R.E. Loans, a privately held company based in Lafayette, is considered a “hard-money lender,” because of its practice of providing developers with loans at a rate of interest typically much higher, in this case about 12 percent, than traditional bank rates.

“Mr. Weyrich unfortunately bit off more than he could chew,” Ng said.

Andy Fetyko

Fetyko, 42, was a major borrower of Paso Robles’ Estate Financial and Gearhart of Atascadero’s Hurst Financial. Both had numerous housing subdivisions in planning stages or partly finished in the county, but as the real estate market cooled over the last two years, they began to default on real estate loans.

This helped trigger the lending companies’ failure to pay back their investors and those companies’ eventual collapse into bankruptcy.

Fetyko filed for Chapter 7 bankruptcy at the end of October, more than a year after Estate Financial, his key lender, also went into Chapter 11 bankruptcy protection.

He owes Estate Financial and its investors — both independently and through his partnership with Estate Financial principal Karen Guth — about $70 million, according to Fetyko’s calculations as filed with the bankruptcy court.

Estate Financial’s total real estate holdings were valued at $314 million at the time of its collapse. Estate Financial bankruptcy trustees said they weren’t surprised that Fetyko declared insolvency and even expressed some relief that they would not have to go through the process of suing him for money he does not have the ability to pay.

Kelly Gearhart

Gearhart, a 48-year-old former prison guard at the California Men’s Colony, rose to become Atascadero’s Citizen of the Year in part from his efforts to redevelop the city.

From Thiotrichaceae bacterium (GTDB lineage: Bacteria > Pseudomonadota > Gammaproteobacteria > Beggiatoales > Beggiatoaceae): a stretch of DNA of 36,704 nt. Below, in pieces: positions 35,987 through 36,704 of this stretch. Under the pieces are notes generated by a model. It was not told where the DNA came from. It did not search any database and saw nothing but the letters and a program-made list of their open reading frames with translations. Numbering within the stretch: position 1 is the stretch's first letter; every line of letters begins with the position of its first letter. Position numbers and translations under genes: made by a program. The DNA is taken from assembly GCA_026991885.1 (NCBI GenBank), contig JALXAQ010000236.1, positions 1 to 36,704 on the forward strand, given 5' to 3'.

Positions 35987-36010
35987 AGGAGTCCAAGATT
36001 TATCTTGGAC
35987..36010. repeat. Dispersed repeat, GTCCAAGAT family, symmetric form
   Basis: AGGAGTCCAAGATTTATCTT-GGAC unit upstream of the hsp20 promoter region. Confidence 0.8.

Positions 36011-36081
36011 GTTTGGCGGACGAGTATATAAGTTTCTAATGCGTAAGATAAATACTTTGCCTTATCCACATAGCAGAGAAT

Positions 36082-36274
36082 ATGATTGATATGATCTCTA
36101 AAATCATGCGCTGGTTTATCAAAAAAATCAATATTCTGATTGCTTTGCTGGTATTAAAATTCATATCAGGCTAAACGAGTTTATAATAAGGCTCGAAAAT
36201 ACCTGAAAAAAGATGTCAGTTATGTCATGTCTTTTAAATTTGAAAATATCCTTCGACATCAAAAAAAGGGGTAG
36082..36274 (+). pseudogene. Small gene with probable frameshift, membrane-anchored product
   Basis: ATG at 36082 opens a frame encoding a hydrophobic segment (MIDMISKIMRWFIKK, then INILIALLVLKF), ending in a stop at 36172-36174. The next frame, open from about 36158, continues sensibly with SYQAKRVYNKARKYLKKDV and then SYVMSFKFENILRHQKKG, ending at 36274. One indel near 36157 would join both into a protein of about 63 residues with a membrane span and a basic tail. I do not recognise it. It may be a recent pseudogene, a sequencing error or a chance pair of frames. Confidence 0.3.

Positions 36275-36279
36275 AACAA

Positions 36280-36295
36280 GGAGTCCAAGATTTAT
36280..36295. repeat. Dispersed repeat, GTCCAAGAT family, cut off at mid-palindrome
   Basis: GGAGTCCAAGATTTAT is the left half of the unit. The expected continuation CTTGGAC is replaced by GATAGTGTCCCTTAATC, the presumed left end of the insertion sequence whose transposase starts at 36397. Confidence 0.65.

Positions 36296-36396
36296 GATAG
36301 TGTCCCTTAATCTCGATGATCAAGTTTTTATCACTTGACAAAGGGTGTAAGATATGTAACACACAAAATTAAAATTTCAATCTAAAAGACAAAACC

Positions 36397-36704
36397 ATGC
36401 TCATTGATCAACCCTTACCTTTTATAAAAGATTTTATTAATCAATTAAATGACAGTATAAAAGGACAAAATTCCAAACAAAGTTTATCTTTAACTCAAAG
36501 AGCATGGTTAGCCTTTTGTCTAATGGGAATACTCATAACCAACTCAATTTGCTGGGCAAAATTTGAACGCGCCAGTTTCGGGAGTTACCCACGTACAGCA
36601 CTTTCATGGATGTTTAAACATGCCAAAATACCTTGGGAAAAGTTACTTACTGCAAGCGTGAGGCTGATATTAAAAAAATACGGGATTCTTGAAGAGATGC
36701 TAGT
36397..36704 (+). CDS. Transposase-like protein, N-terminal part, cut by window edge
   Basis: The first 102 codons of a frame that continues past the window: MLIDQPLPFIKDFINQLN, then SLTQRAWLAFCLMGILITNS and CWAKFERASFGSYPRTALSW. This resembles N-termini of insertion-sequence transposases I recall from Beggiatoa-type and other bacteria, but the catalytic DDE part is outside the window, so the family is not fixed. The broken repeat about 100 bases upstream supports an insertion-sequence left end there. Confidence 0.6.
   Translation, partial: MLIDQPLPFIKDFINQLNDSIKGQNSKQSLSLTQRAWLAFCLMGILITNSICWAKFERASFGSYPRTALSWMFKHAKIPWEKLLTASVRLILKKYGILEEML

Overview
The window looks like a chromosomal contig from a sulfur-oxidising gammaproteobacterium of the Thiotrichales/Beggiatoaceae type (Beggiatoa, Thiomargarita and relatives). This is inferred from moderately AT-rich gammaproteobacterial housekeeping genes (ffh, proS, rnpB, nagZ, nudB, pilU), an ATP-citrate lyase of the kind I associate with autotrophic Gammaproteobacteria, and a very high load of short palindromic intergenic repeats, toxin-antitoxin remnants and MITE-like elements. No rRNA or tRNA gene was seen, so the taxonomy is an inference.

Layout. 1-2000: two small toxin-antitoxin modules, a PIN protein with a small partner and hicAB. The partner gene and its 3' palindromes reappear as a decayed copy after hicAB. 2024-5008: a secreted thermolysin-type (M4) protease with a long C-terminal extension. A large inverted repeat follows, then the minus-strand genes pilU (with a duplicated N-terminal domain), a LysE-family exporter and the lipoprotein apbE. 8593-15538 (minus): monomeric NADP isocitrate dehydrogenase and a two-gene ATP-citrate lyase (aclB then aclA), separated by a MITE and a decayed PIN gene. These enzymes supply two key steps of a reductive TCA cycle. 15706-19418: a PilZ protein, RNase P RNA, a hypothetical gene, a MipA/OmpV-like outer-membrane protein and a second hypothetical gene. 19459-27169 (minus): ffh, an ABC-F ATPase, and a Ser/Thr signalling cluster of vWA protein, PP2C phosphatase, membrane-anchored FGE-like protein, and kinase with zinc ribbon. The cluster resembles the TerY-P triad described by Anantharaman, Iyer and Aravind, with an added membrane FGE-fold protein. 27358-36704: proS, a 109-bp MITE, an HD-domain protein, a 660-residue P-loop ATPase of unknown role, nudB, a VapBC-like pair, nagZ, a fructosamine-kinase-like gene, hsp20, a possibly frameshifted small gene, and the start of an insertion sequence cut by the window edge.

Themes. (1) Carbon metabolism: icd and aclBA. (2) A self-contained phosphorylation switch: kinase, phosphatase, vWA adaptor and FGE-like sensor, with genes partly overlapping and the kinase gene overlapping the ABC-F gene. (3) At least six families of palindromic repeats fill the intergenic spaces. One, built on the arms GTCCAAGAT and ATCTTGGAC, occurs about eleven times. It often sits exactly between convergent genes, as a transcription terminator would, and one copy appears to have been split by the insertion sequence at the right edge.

He owes $110 million to creditors — the most of the three developers — and faces mounting allegations of fraud by civil litigators as well as the trustee of the Ohio bankruptcy court, where Gearhart filed for Chapter 7 bankruptcy in February.

Harold Corzin, the trustee for the court, and the attorneys working for him, Michael Morin and Ken Gibson, have aggressively pursued Gearhart’s assets on behalf of his creditors.

Most recently, Corzin filed a document asking the bankruptcy court to prevent Gearhart from wiping his debts clean, based on his alleged repeated attempts to hide millions of dollars worth of assets from creditors.

Although Gearhart has not been charged with a crime, he has been under the shadow of a continuing criminal investigation for at least a year, along with his key partner, Hurst Financial president Jay Hurst Miller, according to San Luis Obispo County Deputy District Attorney Steve von Dohlen.

Corzin’s alleged findings could be used to support a criminal case, but these types of offenses are typically investigated by a federal agency, such as the FBI, and are often prosecuted by the U.S. Attorney’s Office or the Department of Justice, according to bankruptcy experts.